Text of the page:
- مبلغ: ۸۶,۰۰۰ تومان
- مبلغ: ۹۱,۰۰۰ تومان
The purpose of predictive stock price systems is to provide abnormal returns for financial market operators and serve as a basis for risk management tools. Although the Efficient Market Hypothesis (EMH) states that it is not possible to anticipate market movements consistently, the use of computationally intensive systems that employ machine learning algorithms is increasingly common in the development of stock trading mechanisms. Several studies, using daily stock prices, have presented predictive system applications trained on fixed periods without considering new model updates. In this context, this study uses a machine learning technique called Support Vector Regression (SVR) to predict stock prices for large and small capitalisations and in three different markets, employing prices with both daily and up-to-the-minute frequencies. Prediction errors are measured, and the model is compared to the random walk model proposed by the EMH. The results suggest that the SVR has predictive power, especially when using a strategy of updating the model periodically. There are also indicative results of increased predictions precision during lower volatility periods.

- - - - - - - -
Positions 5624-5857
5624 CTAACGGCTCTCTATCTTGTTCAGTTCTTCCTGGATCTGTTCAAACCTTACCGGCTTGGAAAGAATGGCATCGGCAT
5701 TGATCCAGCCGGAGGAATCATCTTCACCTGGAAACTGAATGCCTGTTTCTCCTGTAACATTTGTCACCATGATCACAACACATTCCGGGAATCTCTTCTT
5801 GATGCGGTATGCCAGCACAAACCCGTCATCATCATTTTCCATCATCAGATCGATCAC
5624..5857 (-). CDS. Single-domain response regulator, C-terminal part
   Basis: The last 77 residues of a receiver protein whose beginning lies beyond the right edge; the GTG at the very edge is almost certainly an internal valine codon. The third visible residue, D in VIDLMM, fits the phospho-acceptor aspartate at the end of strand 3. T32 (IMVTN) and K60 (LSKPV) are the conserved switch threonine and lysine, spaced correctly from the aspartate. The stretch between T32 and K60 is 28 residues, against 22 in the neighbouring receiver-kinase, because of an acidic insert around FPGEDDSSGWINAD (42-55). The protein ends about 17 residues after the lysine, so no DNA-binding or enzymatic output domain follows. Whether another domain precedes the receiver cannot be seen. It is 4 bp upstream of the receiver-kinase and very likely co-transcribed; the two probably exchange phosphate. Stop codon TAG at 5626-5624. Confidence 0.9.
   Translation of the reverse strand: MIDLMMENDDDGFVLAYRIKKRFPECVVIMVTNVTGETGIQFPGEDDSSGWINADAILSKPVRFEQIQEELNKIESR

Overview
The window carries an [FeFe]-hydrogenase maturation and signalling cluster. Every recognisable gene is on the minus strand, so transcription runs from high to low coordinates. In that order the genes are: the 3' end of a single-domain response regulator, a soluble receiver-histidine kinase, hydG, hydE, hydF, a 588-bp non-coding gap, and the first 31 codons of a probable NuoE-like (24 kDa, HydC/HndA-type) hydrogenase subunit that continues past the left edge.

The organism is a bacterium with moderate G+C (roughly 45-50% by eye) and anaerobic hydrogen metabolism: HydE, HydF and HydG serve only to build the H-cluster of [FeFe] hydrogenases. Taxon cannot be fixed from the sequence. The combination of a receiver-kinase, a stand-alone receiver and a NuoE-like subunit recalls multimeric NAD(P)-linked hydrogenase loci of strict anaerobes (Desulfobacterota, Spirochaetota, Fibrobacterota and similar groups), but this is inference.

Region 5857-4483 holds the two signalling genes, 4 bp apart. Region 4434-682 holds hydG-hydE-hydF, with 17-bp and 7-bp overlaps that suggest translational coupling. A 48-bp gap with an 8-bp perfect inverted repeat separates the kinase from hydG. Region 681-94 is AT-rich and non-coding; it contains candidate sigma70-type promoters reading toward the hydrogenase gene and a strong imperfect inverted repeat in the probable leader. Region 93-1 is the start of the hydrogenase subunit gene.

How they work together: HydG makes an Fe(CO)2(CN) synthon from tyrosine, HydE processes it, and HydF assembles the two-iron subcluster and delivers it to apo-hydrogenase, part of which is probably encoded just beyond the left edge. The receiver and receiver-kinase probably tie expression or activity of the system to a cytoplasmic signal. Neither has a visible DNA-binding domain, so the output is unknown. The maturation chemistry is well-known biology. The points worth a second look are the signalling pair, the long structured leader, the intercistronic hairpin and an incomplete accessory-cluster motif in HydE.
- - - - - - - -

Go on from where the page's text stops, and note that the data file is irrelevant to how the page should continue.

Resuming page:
Developing predictive price models for the stock market is challenging, but it is an important task when building profitable financial market transaction strategies. Computationally intensive methods, using past prices, are developed to facilitate better management of market risk for investors and speculators. Of the machine learning techniques available, this study uses SVR and measures its performance on various Brazilian, American and Chinese stocks with different characteristics, for example, small cap or blue chip. The predictive variables are calculated using TA indicators on asset prices. The results show the magnitude of the mean squared errors for the three common kernels in the literature, using specific algorithm training strategies with different price frequencies of days and minutes. The results are contrasted with those of a random walk-based model.